Good Americans: Italian and Jewish Immigrants during the First World War

By Christopher M. Sterba | Go to book overview

6
“More than Ever, We Feel Proud
to Be Italians”

The event that proved most decisive in pulling the New Haven colonia into the war effort took place three thousand miles away, near the small town of Caporetto. There, in the early hours of October 24, 1917, a combined Austrian and German force smashed the Italian Army's lines. By midafternoon Italy had lost all of the ground it had gained in the previous twoand-a-half years of fighting, and by nightfall the front had collapsed seventeen miles in what had been one of the most immobile theaters of the war. The Italians did not halt the enemy advance until November 10. By that time their losses were staggering. Forty thousand men were killed or wounded; roughly 300,000 were taken prisoner and nearly as many stragglers deserted their units and fled to safety. 1

Caporetto was also a catastrophe for the civilian population. Close to half a million refugees were caught in the crossfire. Inevitably their escape clogged the roads the army needed for its retreat, producing a human quagmire of soldiers who had thrown down their weapons and peasants who had gathered whatever belongings and livestock they could save. Venice, only fifteen miles from the Austro-German advance, evacuated in desperation. The city's population of 160,000 fell to 20,000 almost overnight.

Except for a brief period in the spring of 1916, Italy had always been on the offensive and fighting on enemy soil. Thus the disaster at Caporetto left New Haven's Italians stunned. A clergyman encountered a group of immigrants weeping openly in the street over the news that their native village had been captured. “This brings the dark side of the war close to us,” he commented. A reporter covering the reaction in Wooster Square agreed: “Interest in the war is at fever intensity…The great reverses reported in the press are the topic of conversation wherever Italians meet.” 2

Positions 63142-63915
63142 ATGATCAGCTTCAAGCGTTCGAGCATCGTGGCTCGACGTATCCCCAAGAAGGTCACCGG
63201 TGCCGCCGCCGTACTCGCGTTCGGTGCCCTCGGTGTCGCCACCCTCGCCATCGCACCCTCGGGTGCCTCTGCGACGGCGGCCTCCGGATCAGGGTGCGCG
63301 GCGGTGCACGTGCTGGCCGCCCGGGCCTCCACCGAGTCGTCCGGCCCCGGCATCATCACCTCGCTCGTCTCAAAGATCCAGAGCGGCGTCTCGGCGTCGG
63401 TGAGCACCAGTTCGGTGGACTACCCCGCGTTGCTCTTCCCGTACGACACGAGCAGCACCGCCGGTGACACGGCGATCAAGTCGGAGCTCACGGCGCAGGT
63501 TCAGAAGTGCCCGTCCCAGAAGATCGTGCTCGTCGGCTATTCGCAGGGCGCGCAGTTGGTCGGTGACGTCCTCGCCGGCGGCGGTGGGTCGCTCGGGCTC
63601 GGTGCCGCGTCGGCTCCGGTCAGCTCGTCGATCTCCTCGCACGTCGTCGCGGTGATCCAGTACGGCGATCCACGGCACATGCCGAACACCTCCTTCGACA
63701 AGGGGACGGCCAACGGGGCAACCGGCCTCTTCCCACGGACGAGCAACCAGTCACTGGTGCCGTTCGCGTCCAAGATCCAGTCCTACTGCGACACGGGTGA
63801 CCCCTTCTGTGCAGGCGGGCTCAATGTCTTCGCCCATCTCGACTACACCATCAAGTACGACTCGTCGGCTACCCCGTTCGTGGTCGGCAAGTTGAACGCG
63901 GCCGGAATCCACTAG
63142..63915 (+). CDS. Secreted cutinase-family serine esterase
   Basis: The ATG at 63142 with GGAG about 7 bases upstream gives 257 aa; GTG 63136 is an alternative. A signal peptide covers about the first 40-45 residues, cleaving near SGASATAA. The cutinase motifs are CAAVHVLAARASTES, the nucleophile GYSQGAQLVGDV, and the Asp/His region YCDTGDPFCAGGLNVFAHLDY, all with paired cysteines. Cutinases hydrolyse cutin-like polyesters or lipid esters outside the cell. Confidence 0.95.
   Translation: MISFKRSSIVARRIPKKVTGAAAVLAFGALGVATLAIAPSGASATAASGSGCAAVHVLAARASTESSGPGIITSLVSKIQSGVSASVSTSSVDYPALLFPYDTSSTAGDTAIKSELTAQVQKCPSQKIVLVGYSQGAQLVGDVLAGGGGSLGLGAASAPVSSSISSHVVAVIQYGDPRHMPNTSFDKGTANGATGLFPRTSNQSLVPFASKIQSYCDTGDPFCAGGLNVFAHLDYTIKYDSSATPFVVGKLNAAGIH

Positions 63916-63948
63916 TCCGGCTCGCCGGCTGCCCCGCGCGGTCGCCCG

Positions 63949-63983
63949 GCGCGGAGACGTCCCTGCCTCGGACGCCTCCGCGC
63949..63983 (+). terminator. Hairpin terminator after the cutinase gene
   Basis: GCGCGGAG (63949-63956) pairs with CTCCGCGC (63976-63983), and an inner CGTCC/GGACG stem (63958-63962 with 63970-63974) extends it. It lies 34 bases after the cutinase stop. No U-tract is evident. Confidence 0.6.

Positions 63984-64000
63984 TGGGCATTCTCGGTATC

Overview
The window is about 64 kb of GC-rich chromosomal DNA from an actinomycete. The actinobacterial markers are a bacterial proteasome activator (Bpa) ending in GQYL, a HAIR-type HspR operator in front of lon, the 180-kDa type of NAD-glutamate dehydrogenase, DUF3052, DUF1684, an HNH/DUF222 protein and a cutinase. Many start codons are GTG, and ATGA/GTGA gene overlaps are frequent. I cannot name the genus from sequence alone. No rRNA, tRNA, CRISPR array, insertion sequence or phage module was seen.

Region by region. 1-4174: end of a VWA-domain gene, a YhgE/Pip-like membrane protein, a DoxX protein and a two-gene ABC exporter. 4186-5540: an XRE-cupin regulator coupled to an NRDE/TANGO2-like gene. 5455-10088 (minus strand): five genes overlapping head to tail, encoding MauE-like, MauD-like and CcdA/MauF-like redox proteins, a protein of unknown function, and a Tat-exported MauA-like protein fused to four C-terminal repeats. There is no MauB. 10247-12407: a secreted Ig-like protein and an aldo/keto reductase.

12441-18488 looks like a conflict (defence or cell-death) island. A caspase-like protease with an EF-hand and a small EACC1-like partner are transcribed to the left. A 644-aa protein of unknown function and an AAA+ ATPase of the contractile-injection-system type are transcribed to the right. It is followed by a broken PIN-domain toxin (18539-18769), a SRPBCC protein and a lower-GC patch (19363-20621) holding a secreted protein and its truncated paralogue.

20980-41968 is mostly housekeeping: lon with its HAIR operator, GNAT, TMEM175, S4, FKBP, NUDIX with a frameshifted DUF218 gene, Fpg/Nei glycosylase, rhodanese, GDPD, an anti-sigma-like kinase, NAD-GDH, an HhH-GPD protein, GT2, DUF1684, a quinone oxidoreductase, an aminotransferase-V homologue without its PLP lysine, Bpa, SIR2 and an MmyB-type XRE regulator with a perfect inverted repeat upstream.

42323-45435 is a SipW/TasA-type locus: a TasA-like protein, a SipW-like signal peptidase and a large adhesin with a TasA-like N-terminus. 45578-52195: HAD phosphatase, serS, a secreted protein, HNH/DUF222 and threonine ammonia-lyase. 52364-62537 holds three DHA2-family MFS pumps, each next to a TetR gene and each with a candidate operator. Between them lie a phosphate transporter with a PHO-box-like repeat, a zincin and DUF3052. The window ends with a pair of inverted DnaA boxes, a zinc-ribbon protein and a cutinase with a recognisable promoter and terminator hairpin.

The immigrant population manifested this “fever intensity” in either the most personalized or the most patriotic terms. Consul Nicola Mariani, the Italian government's spokesman in the area, flatly denied all reports of cow-

-133-

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Good Americans: Italian and Jewish Immigrants during the First World War
Table of contents

Table of contents

  • Title Page *
  • Acknowledgments vii
  • Contents *
  • Good Americans *
  • Introduction - The Melting Pot Goes to War 3
  • 1 - The Heyday of the New Immigrant Enclave 9
  • I - Your Country Needs You 31
  • 2 - Raising Volunteers and the Italian Response in New Haven 34
  • 3 - The Draft and New York Jewry 53
  • II - Training the New Immigrant Soldier 83
  • 4 - Being Italian in the Yankee Division 86
  • 5 - Being Jewish in the National Army 105
  • III - The Home Front 131
  • 6 - More Than Ever, We Feel Proud to Be Italians 133
  • 7 - New York Jewry Must Do Its Duty 153
  • 8 - Survival and Victory on the Western Front 175
  • Epilogue - A New Voice in Politics 202
  • Notes 213
  • Selected Bibliography 251
  • Index 265
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